Budgeting: The Great Big Tax Bill and Recurring Payment Hell

After the touch of reality reflected in the last post — how my over-spending and wastefulness was contributing to an unsteady financial future w/r/t buying a new house — I was already feeling a touch the poorer. So as you can imagine, when my accountant (well worth the spend) did my tax return for the ’15-16 tax year a couple of weeks ago, you could say that the paperwork hit me like a ton of bricks.

I knew the tax bill was incoming, but I’d been ignoring the potential size of it (especially since I blew my savings on a website) and holy shit was that a mistake. With tax owed, tax on account for the ’16-17 financial year and accountant fees I suddenly had just over two weeks to find £3,000. And here I am, a couple of days from the dreaded tax deadline, and I’m only able to pay off the back of a loan from my husband and a big credit card bill. (I am a responsible adult, honestly.)

So… up shit creek without a paddle I sat down and thought to myself: my ‘half’ of monthly expenditure (household bills, mortgage etc) is about £750. I make plenty more than that each month — certainly enough to live comfortably and be putting money aside for tax bills! — so why am I sat here in such a terrifying position? Where the hell is all my money going that I constantly in my overdraft and only have £9 in my ISA to pay my tax bill?

Wine and eating out and frivolities, yes… but that doesn’t eat through hundreds of pounds a month in income, surely? (Even with my wine consumption levels?!) To Excel!

I started adding up all of the yearly expenses that aren’t on my basic month-to-month budget. Hosting bills, domains (again!), WordPress plugins, memberships, magazines, software and SAAS ‘apps’. I’ve not finished logging and I’ve already totted up over £3,600 worth of yearly expenditure which totals over £300 per month. Start adding wine and eating out and frivolities to that and it’s not too hard to see where my income is going.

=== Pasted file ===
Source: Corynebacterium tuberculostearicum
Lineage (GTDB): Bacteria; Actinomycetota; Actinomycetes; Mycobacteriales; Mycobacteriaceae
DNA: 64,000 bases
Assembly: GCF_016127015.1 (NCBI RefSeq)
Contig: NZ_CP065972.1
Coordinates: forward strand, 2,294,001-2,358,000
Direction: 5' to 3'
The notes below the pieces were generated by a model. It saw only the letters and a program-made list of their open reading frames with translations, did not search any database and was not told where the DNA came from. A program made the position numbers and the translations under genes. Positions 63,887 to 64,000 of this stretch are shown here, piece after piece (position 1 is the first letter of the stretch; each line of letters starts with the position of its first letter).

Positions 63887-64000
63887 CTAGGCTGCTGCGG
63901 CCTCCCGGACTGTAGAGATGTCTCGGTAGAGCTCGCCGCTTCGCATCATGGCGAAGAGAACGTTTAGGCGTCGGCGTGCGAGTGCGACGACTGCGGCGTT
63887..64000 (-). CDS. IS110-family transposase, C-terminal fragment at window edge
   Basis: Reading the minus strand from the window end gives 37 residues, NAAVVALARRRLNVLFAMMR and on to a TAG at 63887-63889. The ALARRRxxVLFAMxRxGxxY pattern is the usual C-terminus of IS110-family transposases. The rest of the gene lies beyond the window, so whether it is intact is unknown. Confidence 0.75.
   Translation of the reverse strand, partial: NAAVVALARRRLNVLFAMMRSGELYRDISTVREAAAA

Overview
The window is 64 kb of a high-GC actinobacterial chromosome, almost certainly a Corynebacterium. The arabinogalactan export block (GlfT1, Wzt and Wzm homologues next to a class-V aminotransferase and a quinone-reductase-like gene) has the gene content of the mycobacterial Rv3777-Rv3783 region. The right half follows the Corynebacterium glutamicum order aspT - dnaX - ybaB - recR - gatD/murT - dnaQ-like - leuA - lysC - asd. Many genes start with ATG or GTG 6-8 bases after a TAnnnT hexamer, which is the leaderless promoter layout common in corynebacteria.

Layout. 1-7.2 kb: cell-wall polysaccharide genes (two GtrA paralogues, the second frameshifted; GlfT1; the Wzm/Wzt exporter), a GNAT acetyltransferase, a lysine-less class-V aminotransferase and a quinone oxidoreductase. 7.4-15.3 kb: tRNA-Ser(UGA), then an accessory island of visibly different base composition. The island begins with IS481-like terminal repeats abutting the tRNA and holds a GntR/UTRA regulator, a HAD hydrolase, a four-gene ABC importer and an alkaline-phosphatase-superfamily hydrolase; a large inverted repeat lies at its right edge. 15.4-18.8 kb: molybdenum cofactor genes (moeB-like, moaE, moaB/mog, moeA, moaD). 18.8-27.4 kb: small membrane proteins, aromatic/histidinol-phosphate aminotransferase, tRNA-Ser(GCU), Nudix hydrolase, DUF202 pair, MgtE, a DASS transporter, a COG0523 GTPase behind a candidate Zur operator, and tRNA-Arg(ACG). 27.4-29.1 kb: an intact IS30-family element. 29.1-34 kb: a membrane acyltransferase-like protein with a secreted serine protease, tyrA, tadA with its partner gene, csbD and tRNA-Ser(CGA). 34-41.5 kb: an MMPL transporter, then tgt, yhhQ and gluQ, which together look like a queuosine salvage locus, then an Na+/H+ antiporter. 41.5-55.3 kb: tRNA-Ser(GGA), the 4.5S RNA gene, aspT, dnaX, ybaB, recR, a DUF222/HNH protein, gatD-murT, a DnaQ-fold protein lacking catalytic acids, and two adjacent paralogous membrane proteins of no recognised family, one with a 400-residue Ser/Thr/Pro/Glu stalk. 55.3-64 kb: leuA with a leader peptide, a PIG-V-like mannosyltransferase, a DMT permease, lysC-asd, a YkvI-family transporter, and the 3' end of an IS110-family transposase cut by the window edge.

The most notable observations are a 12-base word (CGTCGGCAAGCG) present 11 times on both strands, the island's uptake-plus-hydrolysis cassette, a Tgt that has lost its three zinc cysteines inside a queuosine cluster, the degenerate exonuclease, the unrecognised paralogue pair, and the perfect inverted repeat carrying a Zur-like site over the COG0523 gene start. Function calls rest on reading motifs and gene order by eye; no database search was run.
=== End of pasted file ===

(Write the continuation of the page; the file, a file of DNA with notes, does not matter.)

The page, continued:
It’s an easy trap to fall into: pay off an expense in one lump sum, and forget it exists until next year. But it does exist, and it is chipping away at the money I could be using to pay off debt and my mortgage. It’s no wonder I’m up shit creek when I’m easily spending nearly £4k a year on things I don’t give a second thought to.

Am I the only one this disorganised? How many people actually have a handle on their irregular / yearly expenses? It’s probably about time I started using YNAB again…

New project: maths, emails, and an empty ISA

What do you do when you try and find a site that allows the re-sale of preloved cloth nappies but the only one that did exist has closed down operations?

You buy the site of course.

used nappies-02As briefly alluded to in the last post, I’ve bought into a new project which I’m hoping will give me an increase in passive income in the long term, but in the short term is a great way of shifting several hundred pounds worth of cloth nappies: UsedNappies.co.uk

The purchase/takeover has not been without issues. The software the site was running on was massively out of date with a ton of potential security issues. The upgrade to the latest version was both a) expensive and b) complicated by poor documentation. Seriously, PHPProBid is one of the worst documented things I’ve ever had the misfortune to use. That said, version 7 is worlds apart from version 6 and it’s growing on me, so there is hope.

I took the decision to restart the site from scratch after I bodged the upgrade and I didn’t want to waste too much time on a rebuild when the site data was a few years old anyway. In the world of nappies, a few years is enough time for someone to finish with and get rid of their stash, rendering the user data useless.

Once the new version of the site was up and running, I created an email to advise the 15,000+ existing users that they needed to re-register. I send my mass mails with Campaign Monitor (because they’re awesome) but the 15k emails went over my limit with them, so I had to get approval on this. I explained the bodged site upgrade situation but they said that the data was too old to be marketed to as-is and I needed to run my list through a 3rd party verification service (more expense). That done, and 12k approved emails back in the system, I actually sent the mail (++expense).

At this point I begin to wonder how email marketeers make any money, because out of over 12,000 emails I had a 43.94% open rate with 3.84% unsubscribing — despite me clearly stating in the mail it was strictly one off to notify them their account was gone — and only 1.61% clicked the bloody website link.

ONE POINT SIX ONE PERCENT.

A third of that 1.61% have since re-registered on the site, giving me a current cost per user (adding up purchase price, software, add-ons, branding, etc) at approximately £23.43.

My ISA is currently barely above empty and I’m shitting bricks in case any big expenses come my way, but I’m crossing my fingers that the risk will pay off in the long term. Of course, you can help a girl out and give me some like / follow / share love if you like:

And if you know someone who uses, or is thinking about using cloth nappies? Tell them about the site of course :)